top of page

Mastering German Numbers: A Step-by-Step Guide for Learners

Updated: Jan 28

Numbers are the building blocks of language, and learning to express quantities and navigate numeric contexts is a vital aspect of language acquisition. In this blog post, we'll embark on a journey to unravel the intricacies of German numbers, providing learners with a step-by-step guide to numerical mastery.

**1. Understanding the Basics:

  • Cardinal Numbers: Begin with the cardinal numbers (e.g., eins - one, zwei - two, drei - three) to establish a foundational understanding of the numeric system in German. Cardinal numbers are used for counting objects, whereas ordinal numbers (see below) are used for ranking things or describing sequences.

  • Counting: Practice counting from 0 to 10, familiarising yourself with the pronunciation of German numbers. You'll encounter some alphabet differences between English and German along the way.

  • null [nul]

  • eins [ains]

  • zwei [tsvai]

  • drei [drai]

  • vier [feer]

  • fünf [fuenf]

  • sechs [zex]

  • sieben [seebin]

  • acht [acht]

  • neun [noin]

  • zehn [tsen]

**2. Tackling Tens and Teens:

  • Teens: Master the unique structure of German to effectively express numbers from 11 to 19. Apart from 11 (elf) and 12 (zwölf), in German the lower numbers are combined with the word for ten (zehn) to form the teens. This is, of course the same logic as in English, e.g. 14 four+teen.

  • elf [elev]

  • zwölf [tself]

  • dreizehn[draitsen]

  • vierzehn [feertsen]

  • fünfzehn [fuenftsen]

  • sechzehn [zejtsen} the -s is dropped for pronunciation reasons

  • siebzehn [seebtsen} the -en is dropped

  • achtzehn [achtsen]

  • neunzehn [nointsen]

  • Tens: Learn the multiples of ten (e.g., zwanzig - twenty, dreißig - thirty) to navigate larger numeric values with ease. They all end in -zig [tsig], except 30 wich ends in -ßig but the pronunciation is the same. Another difference between the single numbers and the tenners is 20 [tsvantsig].

  • zwanzig [tsvantsig]

  • dreißig [draitsig]

  • vierzig [feertsig]

  • fünfzig [fuenftsig]

  • sechzig [zejtsig]

  • siebzig [seebtsig]

  • achtzig [achtsig]

  • neunzig [nointsig]

**3. Navigating Compound Numbers:

  • Compound Numbers: Understand the formation of compound numbers in German (e.g., einundzwanzig - twenty-one, dreiundvierzig - forty-three) by combining the tens and ones. The logic is the same as with the teens from 13 to 19, with one crucial difference. From 21 onwards, an "und (and) is squeezed in the middle. To learn the compound numbers, always follow the principle second number first.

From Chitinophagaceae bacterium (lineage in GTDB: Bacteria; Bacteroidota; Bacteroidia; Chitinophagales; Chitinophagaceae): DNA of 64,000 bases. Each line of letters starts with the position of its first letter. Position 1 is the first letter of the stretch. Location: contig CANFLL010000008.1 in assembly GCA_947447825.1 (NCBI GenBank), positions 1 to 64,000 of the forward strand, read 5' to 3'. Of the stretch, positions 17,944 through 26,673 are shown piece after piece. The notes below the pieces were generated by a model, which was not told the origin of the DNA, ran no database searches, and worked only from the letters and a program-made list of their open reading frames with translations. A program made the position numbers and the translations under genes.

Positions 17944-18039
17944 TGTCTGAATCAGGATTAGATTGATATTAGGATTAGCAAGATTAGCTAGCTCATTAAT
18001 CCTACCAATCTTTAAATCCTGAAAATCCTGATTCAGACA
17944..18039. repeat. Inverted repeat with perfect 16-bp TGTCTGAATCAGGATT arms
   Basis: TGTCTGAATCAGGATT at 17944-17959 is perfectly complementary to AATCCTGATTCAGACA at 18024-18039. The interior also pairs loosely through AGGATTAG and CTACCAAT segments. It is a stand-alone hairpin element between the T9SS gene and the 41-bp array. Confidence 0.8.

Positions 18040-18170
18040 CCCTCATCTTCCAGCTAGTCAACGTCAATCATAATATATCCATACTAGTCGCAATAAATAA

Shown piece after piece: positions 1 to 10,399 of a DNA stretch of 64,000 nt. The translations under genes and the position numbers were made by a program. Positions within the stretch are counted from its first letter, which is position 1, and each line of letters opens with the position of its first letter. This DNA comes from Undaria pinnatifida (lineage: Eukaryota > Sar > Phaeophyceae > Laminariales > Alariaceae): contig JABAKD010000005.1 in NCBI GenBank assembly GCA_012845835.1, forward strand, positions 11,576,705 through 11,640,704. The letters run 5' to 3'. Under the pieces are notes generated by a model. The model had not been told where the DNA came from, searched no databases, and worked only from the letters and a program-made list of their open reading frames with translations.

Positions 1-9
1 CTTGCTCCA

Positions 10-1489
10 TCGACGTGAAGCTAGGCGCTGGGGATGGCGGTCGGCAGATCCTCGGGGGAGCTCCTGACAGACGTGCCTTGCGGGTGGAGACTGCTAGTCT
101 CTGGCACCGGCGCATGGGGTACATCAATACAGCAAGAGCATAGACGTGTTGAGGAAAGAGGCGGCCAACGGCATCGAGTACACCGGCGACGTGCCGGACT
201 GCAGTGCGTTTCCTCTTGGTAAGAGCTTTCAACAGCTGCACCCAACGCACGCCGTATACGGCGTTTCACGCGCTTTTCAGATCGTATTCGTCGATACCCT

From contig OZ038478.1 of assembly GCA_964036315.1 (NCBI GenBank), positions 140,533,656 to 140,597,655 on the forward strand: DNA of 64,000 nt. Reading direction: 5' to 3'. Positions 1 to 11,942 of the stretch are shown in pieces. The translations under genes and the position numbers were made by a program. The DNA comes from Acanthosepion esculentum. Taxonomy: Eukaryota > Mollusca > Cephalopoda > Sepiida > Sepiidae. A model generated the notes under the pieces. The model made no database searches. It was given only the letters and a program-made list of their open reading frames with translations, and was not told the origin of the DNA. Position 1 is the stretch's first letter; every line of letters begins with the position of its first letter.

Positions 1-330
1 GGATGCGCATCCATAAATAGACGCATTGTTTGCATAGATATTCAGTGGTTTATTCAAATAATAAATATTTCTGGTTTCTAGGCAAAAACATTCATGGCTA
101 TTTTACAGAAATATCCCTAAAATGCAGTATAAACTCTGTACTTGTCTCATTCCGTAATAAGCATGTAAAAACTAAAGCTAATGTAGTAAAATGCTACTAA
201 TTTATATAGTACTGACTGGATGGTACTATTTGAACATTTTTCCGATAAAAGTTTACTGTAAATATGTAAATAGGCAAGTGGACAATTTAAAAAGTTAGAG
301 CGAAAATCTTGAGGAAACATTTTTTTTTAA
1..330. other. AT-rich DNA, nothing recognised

• 21 - einundzwanzig (one and twenty) the -s at the end of eins get dropped in all compound numbers

  • 22 - zweiundzwanzig (two and twenty)

  • 23 - dreiundzwanzig

  • 24 - vierundzwanzig

  • 25 - fünfundzwanzig

  • 26 - sechsundzwanzig

  • 27 - siebenundzwanzig

  • 28 - achtundzwanzig

  • 29 - neunundzwanzig

  • 33 - dreiunddreißig

  • 44 - vierundvierzig

  • 55 - fünfundfünfzig

  • 67 - achtundsechzig

  • 76 - sechsundsiebzig

  • 87- siebenundachtzig

  • 99 - neunundneunzig

  • Practice Exercises: Engage in exercises that involve writing and saying compound numbers, reinforcing your ability to create and comprehend numeric expressions. With a bit of practice, you'll soon be able to count to 100 (einhundert- one hundred)

**4. Mastering Larger Numbers:

  • Hundreds: Explore the German way of expressing hundreds (e.g., hundert - hundred, zweihundert - two hundred) to articulate larger quantities. As before, we combine the lower numbers and the word for hundred (hundert).

  • einhundert [ainhoondert}

  • zweihundert [tsvaihoondert}

  • dreihundert [draihoondert}

  • vierhundert [feerhoondert]

  • fünfhundert [fünfhoondert]

  • sechshundert [zexhoondert]

  • siebenhundert [seebinhoondert]

  • achthundert [achthoondert]

  • neunhundert [noinhoondert]